In my experiences as a boy I remember the kitchen best. My mother is kneading bread and the sunbeams stream through the antique glass in long hazy winter rays. The old queen Atlantic wood stove is gently ticking and making other breathing sounds. A kettle whistles quietly. I am curled by the woodpile amongst the tattered dog blankets and wood chips. Outside the path to the woodshed is deep snow, over my head, and I am proud to help with the chores of stacking wood and carrying it to the stove. It creates the warmth that bakes our bread and heats our home.
There are projects that are never completed any more than they are ever started. They are simply woven into the faded fabric of life. They are not the bright and modern painting of tomorrow or gilded promises of next year, they are the ancient slow rhythms of yesterday. They are the melodic song of toil that guides us towards the hearth. They are the warmth of home and the instinct to ready for long winters. In them is the essence of happiness that is simple, bold, beautiful music of existence and the celebration of the everyday.
As a young father I often found solace in the peace of the woodshed. Quiet time could be found in the honest pursuit of readying the family for winter. The ritual of chopping wood, a simple mantra of survival. The repetitive nature of the work leaving time and space for thoughts and dreams to grow. Amongst the golden log ends I would meet with friends to share a cold beer or two. Many songs where sung and strummed on old guitars and banjos long into the night while the wind roared above the rusted metal roof. I shared wood sheds with skunks, chipmunks, raccoons, countless spiders and a cat named yogurt. I emptied them, and filled them again with wood in the natural rhythm of the seasons.
On fall’s first cold clear night I start the winter seasons first fire. A birch bark mound is topped with thinly chopped oak kindling. The fire springs to life instantly with the brilliant spark of the supernatural. Few things can mesmerize old and young like the dance of flame. The fire that glows brightly will burn through the cold days and colder nights fed by countless arm loads of wood. It will burn through the winter solstice and the shortest day of the year. It will burn through January’s tradition and February’s gales. It will burn on fed by dry wood until spring and the promise of a new season. Before the ashes have cooled the next years wood will be well underway for just as spring blooms with the warmth of life giving sun so does Mother Nature promise to return the earth to its frozen rest the following winter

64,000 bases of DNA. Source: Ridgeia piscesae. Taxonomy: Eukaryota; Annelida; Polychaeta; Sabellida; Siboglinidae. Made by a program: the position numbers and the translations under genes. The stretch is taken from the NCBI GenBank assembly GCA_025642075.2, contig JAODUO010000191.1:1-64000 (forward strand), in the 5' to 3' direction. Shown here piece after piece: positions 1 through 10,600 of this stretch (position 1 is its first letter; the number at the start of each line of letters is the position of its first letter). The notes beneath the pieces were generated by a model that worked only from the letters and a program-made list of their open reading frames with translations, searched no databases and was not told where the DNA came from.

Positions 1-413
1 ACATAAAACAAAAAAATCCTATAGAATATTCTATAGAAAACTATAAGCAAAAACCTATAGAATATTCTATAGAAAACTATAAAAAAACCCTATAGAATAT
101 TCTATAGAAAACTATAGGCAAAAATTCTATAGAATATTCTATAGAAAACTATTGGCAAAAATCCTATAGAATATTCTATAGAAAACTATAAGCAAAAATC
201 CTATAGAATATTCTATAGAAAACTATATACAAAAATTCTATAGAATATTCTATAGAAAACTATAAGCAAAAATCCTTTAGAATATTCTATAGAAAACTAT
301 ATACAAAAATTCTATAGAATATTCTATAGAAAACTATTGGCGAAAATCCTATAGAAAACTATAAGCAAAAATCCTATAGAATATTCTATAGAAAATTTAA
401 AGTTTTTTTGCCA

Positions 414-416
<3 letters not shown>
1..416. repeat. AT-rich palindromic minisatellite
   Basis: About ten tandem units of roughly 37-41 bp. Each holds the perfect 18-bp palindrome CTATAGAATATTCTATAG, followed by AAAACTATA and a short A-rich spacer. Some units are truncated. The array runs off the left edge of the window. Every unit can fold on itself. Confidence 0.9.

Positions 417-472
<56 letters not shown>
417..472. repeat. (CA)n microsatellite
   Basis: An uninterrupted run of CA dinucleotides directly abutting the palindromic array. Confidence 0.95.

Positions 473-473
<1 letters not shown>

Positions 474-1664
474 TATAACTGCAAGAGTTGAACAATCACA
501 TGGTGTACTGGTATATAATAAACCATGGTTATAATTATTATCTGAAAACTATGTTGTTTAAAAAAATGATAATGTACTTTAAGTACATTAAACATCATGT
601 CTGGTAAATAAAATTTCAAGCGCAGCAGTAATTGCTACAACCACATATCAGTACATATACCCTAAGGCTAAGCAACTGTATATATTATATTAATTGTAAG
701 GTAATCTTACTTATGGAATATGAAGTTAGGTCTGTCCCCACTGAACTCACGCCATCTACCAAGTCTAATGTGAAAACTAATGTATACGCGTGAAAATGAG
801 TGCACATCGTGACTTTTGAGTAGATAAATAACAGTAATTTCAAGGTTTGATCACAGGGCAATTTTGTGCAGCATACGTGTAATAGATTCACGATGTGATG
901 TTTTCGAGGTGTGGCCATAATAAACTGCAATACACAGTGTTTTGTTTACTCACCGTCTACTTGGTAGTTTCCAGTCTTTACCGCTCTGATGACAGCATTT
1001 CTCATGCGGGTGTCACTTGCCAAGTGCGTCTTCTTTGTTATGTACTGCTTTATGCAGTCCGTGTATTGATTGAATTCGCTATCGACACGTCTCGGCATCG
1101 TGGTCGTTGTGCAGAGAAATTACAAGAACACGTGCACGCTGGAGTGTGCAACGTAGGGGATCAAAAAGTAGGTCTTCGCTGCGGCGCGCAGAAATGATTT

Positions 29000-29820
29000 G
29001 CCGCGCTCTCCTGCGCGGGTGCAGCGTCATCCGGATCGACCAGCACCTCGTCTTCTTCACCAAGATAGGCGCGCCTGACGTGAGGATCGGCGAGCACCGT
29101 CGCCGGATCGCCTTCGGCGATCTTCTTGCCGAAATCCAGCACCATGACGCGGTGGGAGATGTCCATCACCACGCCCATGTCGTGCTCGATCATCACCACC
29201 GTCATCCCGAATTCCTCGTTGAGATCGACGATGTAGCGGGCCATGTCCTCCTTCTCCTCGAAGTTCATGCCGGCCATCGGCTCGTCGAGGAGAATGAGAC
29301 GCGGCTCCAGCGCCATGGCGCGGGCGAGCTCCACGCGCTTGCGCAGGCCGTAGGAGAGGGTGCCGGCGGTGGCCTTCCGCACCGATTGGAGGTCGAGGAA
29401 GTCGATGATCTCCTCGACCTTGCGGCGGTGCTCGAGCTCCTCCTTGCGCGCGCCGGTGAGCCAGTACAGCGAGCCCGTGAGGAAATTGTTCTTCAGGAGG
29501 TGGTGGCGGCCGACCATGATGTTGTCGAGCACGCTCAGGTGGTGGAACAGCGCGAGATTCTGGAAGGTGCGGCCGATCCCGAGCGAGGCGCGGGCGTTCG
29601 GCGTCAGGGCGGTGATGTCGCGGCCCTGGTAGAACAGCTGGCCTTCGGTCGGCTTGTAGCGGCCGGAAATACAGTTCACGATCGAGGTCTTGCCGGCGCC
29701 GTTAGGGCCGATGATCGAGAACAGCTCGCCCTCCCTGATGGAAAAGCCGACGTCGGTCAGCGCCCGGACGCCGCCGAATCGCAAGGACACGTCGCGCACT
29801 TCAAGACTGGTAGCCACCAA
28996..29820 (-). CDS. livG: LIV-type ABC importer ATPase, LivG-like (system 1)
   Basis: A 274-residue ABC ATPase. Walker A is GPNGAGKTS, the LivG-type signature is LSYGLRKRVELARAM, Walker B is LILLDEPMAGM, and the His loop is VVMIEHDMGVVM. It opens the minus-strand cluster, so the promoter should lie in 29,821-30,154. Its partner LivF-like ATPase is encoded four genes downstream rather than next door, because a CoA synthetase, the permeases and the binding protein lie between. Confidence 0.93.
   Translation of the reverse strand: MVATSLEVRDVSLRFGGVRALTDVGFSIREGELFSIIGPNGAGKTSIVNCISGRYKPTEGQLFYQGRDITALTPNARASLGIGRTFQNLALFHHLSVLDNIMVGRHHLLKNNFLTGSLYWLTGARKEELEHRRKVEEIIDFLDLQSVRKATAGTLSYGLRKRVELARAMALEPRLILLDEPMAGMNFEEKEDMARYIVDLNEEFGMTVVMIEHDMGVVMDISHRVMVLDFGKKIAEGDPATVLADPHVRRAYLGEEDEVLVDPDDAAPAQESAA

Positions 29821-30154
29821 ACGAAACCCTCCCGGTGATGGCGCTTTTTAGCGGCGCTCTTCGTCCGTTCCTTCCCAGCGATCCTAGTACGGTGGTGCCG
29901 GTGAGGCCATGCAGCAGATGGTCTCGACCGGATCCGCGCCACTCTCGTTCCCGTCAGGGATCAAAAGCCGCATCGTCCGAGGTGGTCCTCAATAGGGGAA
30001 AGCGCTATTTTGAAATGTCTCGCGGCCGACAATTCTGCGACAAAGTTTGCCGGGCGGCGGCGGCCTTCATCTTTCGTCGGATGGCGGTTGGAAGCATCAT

Now I lay by the fire and soak up its dry heat. It dries our boots and mittens that lay scattered about. It warms the bones of our old dog Annie. It warms our hearts too, for we love our home nestled in the fields and forests of this land and without the fires warmth it would not be possible. Where it begins or ends is unknown, only we are certain, that we are starting down a road many have gone before and wherever it winds it will always lead to where we are supposed to be. Wherever we start, we will end up back again.